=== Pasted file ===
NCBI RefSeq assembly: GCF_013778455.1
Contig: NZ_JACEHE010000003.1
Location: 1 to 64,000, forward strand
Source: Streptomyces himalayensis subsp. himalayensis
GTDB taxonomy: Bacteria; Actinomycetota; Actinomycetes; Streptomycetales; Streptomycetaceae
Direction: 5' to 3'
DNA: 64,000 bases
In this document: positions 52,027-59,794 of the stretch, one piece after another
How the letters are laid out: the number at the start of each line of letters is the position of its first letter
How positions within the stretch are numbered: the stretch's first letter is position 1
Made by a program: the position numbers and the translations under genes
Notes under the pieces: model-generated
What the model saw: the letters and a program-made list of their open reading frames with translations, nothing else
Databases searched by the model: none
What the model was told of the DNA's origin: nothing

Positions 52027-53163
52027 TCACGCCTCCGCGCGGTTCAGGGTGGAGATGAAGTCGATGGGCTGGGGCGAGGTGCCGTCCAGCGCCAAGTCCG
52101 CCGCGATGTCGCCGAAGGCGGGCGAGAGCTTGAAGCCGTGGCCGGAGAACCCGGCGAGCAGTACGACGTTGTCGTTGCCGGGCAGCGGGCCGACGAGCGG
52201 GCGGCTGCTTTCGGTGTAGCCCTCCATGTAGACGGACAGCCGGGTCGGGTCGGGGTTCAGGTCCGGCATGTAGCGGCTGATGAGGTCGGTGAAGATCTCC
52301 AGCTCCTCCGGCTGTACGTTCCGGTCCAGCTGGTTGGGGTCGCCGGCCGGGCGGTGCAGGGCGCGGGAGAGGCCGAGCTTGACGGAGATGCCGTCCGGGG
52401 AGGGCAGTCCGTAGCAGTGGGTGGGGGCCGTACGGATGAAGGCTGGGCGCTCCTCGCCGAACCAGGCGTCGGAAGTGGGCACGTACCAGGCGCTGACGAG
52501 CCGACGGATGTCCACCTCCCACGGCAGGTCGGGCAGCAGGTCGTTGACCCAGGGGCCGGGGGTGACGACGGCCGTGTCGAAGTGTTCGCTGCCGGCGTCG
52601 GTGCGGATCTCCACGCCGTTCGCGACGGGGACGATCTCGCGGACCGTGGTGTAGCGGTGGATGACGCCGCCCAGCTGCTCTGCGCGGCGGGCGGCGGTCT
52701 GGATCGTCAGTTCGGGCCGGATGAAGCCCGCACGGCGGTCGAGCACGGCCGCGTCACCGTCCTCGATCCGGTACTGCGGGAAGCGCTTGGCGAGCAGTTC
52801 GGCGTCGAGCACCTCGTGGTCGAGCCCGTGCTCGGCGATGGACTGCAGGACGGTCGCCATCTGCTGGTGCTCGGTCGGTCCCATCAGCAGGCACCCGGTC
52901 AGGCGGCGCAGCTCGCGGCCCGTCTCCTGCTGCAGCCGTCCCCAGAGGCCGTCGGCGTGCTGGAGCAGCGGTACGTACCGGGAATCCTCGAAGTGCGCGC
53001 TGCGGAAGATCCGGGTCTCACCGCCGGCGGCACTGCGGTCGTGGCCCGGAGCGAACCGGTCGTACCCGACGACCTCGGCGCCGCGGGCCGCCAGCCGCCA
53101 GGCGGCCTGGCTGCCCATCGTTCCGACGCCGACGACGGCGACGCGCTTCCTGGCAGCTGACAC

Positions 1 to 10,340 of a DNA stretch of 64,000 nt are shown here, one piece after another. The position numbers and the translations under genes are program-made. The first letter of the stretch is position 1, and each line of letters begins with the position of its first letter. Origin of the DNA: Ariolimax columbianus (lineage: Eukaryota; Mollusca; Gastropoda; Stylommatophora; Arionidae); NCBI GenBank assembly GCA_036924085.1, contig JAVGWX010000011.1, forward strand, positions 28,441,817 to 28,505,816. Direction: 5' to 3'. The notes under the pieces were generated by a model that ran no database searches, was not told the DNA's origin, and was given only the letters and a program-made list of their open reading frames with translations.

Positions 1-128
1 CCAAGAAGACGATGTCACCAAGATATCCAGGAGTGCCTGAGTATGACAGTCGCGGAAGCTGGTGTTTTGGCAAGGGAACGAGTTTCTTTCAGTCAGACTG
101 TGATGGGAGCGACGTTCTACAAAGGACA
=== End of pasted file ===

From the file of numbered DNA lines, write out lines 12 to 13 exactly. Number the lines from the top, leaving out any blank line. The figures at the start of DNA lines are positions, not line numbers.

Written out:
Notes under the pieces: model-generated
What the model saw: the letters and a program-made list of their open reading frames with translations, nothing else